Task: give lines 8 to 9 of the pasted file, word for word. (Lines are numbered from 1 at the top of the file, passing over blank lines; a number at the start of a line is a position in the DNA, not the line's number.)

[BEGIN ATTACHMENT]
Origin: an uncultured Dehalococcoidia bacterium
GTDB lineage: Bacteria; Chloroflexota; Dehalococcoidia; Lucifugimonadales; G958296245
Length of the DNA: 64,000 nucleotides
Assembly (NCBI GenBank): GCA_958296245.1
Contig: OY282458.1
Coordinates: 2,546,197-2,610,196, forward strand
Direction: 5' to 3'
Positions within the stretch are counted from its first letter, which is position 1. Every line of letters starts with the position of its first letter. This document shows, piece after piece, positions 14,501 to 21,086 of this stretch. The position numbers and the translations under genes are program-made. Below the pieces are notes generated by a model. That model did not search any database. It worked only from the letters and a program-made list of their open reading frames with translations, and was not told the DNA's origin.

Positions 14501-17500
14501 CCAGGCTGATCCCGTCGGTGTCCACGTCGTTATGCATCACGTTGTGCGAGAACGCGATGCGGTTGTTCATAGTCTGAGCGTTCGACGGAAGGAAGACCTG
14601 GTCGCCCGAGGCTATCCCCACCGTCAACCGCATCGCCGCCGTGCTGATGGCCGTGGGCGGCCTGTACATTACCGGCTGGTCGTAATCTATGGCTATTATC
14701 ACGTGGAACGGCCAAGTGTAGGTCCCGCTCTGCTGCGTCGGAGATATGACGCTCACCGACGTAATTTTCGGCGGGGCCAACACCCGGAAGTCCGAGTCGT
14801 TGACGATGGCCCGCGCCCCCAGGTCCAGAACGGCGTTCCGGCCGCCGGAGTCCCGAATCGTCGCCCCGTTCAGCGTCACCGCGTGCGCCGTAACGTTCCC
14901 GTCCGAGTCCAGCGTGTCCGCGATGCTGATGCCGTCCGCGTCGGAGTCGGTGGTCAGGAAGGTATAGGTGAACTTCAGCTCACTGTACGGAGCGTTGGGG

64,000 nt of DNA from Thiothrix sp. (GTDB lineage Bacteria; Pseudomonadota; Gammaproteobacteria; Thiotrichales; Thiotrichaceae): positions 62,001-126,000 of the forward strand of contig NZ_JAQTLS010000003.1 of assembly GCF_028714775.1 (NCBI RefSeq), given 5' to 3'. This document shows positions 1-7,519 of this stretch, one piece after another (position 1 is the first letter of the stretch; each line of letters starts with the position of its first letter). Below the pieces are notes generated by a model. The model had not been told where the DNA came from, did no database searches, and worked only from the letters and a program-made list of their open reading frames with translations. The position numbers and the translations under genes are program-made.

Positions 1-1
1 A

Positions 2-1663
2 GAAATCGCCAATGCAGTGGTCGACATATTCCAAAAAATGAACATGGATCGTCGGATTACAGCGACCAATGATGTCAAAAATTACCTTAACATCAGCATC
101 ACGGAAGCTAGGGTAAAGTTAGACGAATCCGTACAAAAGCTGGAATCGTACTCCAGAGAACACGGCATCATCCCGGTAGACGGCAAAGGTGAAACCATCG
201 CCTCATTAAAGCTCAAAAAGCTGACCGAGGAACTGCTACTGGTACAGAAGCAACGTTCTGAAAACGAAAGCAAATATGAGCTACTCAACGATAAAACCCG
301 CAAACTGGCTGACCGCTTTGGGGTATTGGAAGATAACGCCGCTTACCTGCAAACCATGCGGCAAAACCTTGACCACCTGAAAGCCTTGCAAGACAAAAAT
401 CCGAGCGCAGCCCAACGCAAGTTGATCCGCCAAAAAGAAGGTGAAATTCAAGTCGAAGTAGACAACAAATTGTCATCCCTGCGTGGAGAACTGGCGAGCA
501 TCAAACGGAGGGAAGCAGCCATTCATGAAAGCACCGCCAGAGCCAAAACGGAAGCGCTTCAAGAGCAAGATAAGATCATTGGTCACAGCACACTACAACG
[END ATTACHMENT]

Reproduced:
Positions within the stretch are counted from its first letter, which is position 1. Every line of letters starts with the position of its first letter. This document shows, piece after piece, positions 14,501 to 21,086 of this stretch. The position numbers and the translations under genes are program-made. Below the pieces are notes generated by a model. That model did not search any database. It worked only from the letters and a program-made list of their open reading frames with translations, and was not told the DNA's origin.

Positions 14501-17500